Hákonarkviða — Sturl HákkvII

Kari Ellen Gade 2009, ‘(Introduction to) Sturla Þórðarson, Hákonarkviða’ in Kari Ellen Gade (ed.), Poetry from the Kings’ Sagas 2: From c. 1035 to c. 1300. Skaldic Poetry of the Scandinavian Middle Ages 2. Turnhout: Brepols, pp. 699-727.

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for reference only:  5x   9x   10x   25x 

Skj: Sturla Þórðarson: 4. Hákonarkviða, 1263-64 (AII, 108-19, BII, 118-26); stanzas (if different): 6 | 7 | 8 | 9 | 10-11 | 11 | 12-13 | 13 | 14 | 15 | 16 | 17 | 18 | 19 | 20 | 21 | 22 | 23 | 24 | 25 | 26 | 27 | 28-9 | 29 | 30 | 31 | 32 | 33 | 34 | 35 | 36 | 37 | 38 | 39 | 40 | 41 | 42

SkP info: II, 725-6

old edition introduction edition manuscripts transcriptions concordance search files

37 — Sturl Hákkv 37II

edition interactive full text transcriptions old edition references concordance

 

Cite as: Kari Ellen Gade (ed.) 2009, ‘Sturla Þórðarson, Hákonarkviða 37’ in Kari Ellen Gade (ed.), Poetry from the Kings’ Sagas 2: From c. 1035 to c. 1300. Skaldic Poetry of the Scandinavian Middle Ages 2. Turnhout: Brepols, pp. 725-6.

Svá var Elfr
öll at líta
glæsilig,
sem á gull sæi
frægðarfólk,
er flota þeysti
lofsæll konungr
Ljóðhúsa til.

Öll Elfr var svá glæsilig at líta, sem frægðarfólk sæi á gull, er lofsæll konungr þeysti flota til Ljóðhúsa.

The entire Götaälv was so glorious to see, as if the famous people were looking at gold, when the praise-blessed king hastened his fleet to Lödöse.

Mss: E(185v), F(115va-b), 42ˣ(176v), 81a(115va), 8(64v), Flat(181rb) (Hák)

Readings: [1] Elfr: elf 8    [5] ‑fólk: om. 81a, fólki Flat    [6] þeysti: leysti 81a

Editions: Skj: Sturla Þórðarson, 4. Hákonarkviða 41: AII, 119, BII, 126, Skald II, 68, NN §2290; E 1916, 632, F 1871, 539, Hák 1910-86, 619, Hák 1977-82, 151, Flat 1860-8, III, 180.

Context: When Hákon arrived in the Götaälv, both King Eiríkr and Jarl Birgir had left because of rumours about Hákon’s large fleet. Hákon’s messengers rode after the jarl and caught up with him in Götaland. Birgir agreed to return to the Götaälv, and he was to wait for Hákon in Lödöse.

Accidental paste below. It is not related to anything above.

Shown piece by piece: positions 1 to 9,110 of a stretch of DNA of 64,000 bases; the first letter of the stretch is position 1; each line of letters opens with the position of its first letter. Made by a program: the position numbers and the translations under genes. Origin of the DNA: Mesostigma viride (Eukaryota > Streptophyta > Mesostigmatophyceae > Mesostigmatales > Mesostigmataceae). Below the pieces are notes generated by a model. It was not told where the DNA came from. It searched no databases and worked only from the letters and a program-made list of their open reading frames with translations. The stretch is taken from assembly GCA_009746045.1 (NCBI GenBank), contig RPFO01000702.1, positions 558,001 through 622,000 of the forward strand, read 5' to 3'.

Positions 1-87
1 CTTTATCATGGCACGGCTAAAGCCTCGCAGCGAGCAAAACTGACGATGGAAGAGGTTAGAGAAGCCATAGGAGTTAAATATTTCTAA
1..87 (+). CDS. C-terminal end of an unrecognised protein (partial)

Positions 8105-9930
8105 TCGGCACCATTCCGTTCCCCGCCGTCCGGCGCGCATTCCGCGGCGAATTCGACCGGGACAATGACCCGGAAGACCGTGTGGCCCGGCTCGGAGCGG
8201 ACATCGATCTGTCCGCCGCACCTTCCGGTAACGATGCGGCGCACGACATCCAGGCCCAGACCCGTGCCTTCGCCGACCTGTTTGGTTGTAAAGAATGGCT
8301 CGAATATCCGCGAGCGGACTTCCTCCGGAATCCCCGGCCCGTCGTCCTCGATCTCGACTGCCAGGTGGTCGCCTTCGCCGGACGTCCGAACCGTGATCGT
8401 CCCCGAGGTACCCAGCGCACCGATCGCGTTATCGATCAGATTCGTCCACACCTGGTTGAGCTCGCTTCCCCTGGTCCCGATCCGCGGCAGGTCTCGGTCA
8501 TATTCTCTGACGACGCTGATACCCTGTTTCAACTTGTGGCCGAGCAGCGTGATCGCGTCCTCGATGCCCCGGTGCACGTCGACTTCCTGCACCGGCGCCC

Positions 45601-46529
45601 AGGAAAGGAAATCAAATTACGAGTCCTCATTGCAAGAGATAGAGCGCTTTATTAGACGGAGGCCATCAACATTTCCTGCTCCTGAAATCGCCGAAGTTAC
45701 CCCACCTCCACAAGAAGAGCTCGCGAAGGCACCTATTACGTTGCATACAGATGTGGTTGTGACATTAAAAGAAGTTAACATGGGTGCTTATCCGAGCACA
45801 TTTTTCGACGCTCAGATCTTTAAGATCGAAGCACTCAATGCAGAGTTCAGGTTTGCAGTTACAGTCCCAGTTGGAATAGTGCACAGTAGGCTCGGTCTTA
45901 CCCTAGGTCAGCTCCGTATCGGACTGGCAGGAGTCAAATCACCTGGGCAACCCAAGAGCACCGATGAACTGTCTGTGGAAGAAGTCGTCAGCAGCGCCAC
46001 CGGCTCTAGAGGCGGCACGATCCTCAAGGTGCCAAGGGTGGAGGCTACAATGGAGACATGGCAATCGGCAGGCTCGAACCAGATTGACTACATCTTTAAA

Notes: [5] frægðarfólk ‘the famous people’: Taken here as the subject of sæi (3rd pers. pl. pret. subj.) ‘were looking, looked’ (l. 4) referring to high-ranking Gautar observing Hákon’s fleet (E 1916, 632): mikils þotti Gꜹtum um vert er þeir sá sua maurg skip ok stór ok uel buin ‘it seemed a great marvel to the Gautar when they saw so many large and well-equipped ships’. Skj B and Skald assume sæi to have an unexpressed subject, ‘as if [one] looked’ and regard frægðarfólk as the subject of þeysti ‘hastened’ (l. 6) and both eds accordingly emend lofsæll konungr (m. nom. sg.) ‘praise-blessed king’ (l. 7) (so all mss) to lofsæls konungs (m. gen. sg.) as a qualifier to frægðarfólk (‘the famous people of the praise-blessed king’). — [6]: The l. echoes Eyv Hál 11/6I. — [7] lofsæll konungr ‘the praise-blessed king’: The l. is in fornyrðislag rather than kviðuháttr and Kock (NN §2290) suggests that Sturla used the monosyllabic form kóngr (Skald: kóngs). However, that is a C14th form. — [8] til Ljóðhúsa ‘to Lödöse’: On the Götaälv, north of Kungälv. In the C13th, Lödöse was the meeting place of the monarchs of Norway, Sweden and Denmark.